Watching a New York Rangers rebuild is like watching someone learning how to drive. You know at some point there's going to be an aggressive acceleration, and you're just hoping it's not before they figured out how to work the steering wheel.
Hence, the departure of general manager Jeff Gorton this week, for apparently results-oriented reasons, should have Rangers fans shook.
The current rebuild began on Feb. 8, 2018. Long before the Rangers were famous for letters in which they demanded firings from the NHL's Department of Player Safety, they were famous for a letter that foreshadowed a different kind of pain.
Signed by general manager Jeff Gorton and senior adviser Glen Sather, it was an admission that familiar names would be shipped out of town during a prolonged rebuild. "Our promise to you is that our plans will be guided by our singular commitment: ensuring we are building the foundation for our next Stanley Cup contender," it said. "We will keep you informed as this process takes shape."
This week, the process took the shape of a boot to Gorton's backside, as he was informed that his services were no longer needed. He and team president John Davidson were fired -- sorry, "left the organization," according to the official release -- by owner James Dolan, as associate general manager Chris Drury took over both positions.
"I think we were all surprised. I know I certainly was. And in talking to the players, I know they were too," coach David Quinn said.
Join the club, sir. The entire hockey world was surprised.
Gorton helped the Rangers amass one of the top-ranked prospect pools in the NHL. No doubt, hitting on a pair of lottery picks like Kaapo Kakko and Alexis Lafrenière bolsters that group significantly. But he also drafted center Filip Chytil and defenseman K'Andre Miller, along with a collection of solid young players on the way.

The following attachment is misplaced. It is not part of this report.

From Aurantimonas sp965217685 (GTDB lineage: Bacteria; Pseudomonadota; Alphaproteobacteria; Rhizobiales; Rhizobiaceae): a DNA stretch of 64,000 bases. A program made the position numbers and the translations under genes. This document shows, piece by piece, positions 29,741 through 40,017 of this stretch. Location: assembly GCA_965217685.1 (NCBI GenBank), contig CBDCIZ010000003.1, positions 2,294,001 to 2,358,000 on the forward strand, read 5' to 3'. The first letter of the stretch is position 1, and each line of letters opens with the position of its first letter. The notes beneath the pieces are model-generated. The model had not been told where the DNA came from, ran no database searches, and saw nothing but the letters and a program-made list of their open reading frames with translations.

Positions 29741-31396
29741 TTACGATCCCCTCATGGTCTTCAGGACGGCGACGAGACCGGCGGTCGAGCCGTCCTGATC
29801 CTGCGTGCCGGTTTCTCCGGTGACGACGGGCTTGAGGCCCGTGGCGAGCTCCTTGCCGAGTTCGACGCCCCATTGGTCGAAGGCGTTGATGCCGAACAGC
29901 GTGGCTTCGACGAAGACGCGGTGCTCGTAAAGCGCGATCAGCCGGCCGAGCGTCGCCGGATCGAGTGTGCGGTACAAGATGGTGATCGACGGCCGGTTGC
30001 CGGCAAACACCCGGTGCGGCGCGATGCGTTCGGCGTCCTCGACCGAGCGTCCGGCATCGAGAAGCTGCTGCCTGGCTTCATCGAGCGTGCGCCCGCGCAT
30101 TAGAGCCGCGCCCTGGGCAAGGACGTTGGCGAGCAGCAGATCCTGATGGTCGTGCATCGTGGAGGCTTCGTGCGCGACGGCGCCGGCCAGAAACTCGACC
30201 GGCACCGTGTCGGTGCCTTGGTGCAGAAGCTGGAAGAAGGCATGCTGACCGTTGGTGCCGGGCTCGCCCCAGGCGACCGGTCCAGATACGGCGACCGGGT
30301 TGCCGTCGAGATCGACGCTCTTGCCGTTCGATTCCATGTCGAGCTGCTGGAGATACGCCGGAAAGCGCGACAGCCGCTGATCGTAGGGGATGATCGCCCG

Did he benefit because Artemi Panarin, Jacob Trouba and Adam Fox all wanted to play on Broadway? Absolutely. But he's also the guy who stole Mika Zibanejad from the Ottawa Senators for Derick Brassard and a seventh-rounder; the guy who snagged Ryan Lindgren in the Rick Nash trade with Boston; and the guy who turned Ryan Spooner, also acquired in the Nash trade, into Ryan Strome.
The Rangers haven't made the Stanley Cup playoffs since 2017, but you could feel they were getting there. Even the most optimistic of fans didn't think it was going to happen in the 2021 season, in an East Division where you could have penciled in the top four teams in the preseason and felt pretty confident about it.
Unfortunately, someone forgot to tell James Dolan that.